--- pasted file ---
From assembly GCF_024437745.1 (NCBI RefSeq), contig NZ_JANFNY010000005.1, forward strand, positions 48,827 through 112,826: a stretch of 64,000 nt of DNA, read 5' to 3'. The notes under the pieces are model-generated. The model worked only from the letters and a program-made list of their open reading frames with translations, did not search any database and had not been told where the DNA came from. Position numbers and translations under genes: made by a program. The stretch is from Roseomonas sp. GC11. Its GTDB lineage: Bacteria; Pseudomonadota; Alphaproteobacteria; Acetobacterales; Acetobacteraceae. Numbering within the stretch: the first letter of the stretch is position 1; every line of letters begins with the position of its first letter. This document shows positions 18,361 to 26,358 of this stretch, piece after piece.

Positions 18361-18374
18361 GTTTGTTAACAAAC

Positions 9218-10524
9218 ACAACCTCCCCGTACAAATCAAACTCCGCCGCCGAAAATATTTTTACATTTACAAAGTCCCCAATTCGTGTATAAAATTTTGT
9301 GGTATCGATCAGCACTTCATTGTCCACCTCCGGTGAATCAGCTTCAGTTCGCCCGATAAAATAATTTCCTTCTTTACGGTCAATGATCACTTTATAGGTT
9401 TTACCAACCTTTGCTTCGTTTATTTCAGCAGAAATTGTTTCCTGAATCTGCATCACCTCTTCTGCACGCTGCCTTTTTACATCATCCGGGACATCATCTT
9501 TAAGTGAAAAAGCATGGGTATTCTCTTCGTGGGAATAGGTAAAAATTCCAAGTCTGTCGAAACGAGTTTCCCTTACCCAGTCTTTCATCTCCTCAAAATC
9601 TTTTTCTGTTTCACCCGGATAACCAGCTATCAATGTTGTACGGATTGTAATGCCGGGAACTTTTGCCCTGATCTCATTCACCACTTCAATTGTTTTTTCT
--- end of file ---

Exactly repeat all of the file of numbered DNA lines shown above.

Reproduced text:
From assembly GCF_024437745.1 (NCBI RefSeq), contig NZ_JANFNY010000005.1, forward strand, positions 48,827 through 112,826: a stretch of 64,000 nt of DNA, read 5' to 3'. The notes under the pieces are model-generated. The model worked only from the letters and a program-made list of their open reading frames with translations, did not search any database and had not been told where the DNA came from. Position numbers and translations under genes: made by a program. The stretch is from Roseomonas sp. GC11. Its GTDB lineage: Bacteria; Pseudomonadota; Alphaproteobacteria; Acetobacterales; Acetobacteraceae. Numbering within the stretch: the first letter of the stretch is position 1; every line of letters begins with the position of its first letter. This document shows positions 18,361 to 26,358 of this stretch, piece after piece.

Positions 18361-18374
18361 GTTTGTTAACAAAC

Positions 9218-10524
9218 ACAACCTCCCCGTACAAATCAAACTCCGCCGCCGAAAATATTTTTACATTTACAAAGTCCCCAATTCGTGTATAAAATTTTGT
9301 GGTATCGATCAGCACTTCATTGTCCACCTCCGGTGAATCAGCTTCAGTTCGCCCGATAAAATAATTTCCTTCTTTACGGTCAATGATCACTTTATAGGTT
9401 TTACCAACCTTTGCTTCGTTTATTTCAGCAGAAATTGTTTCCTGAATCTGCATCACCTCTTCTGCACGCTGCCTTTTTACATCATCCGGGACATCATCTT
9501 TAAGTGAAAAAGCATGGGTATTCTCTTCGTGGGAATAGGTAAAAATTCCAAGTCTGTCGAAACGAGTTTCCCTTACCCAGTCTTTCATCTCCTCAAAATC
9601 TTTTTCTGTTTCACCCGGATAACCAGCTATCAATGTTGTACGGATTGTAATGCCGGGAACTTTTGCCCTGATCTCATTCACCACTTCAATTGTTTTTTCT